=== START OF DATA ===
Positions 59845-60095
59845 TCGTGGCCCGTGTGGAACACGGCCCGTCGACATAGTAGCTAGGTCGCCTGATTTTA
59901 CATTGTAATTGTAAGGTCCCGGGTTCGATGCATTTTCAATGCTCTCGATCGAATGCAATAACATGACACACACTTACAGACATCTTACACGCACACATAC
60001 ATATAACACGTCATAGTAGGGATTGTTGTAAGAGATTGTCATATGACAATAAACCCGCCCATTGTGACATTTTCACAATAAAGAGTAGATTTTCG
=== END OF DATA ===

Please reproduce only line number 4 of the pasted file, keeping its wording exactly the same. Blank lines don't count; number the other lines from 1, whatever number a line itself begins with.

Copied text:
60001 ATATAACACGTCATAGTAGGGATTGTTGTAAGAGATTGTCATATGACAATAAACCCGCCCATTGTGACATTTTCACAATAAAGAGTAGATTTTCG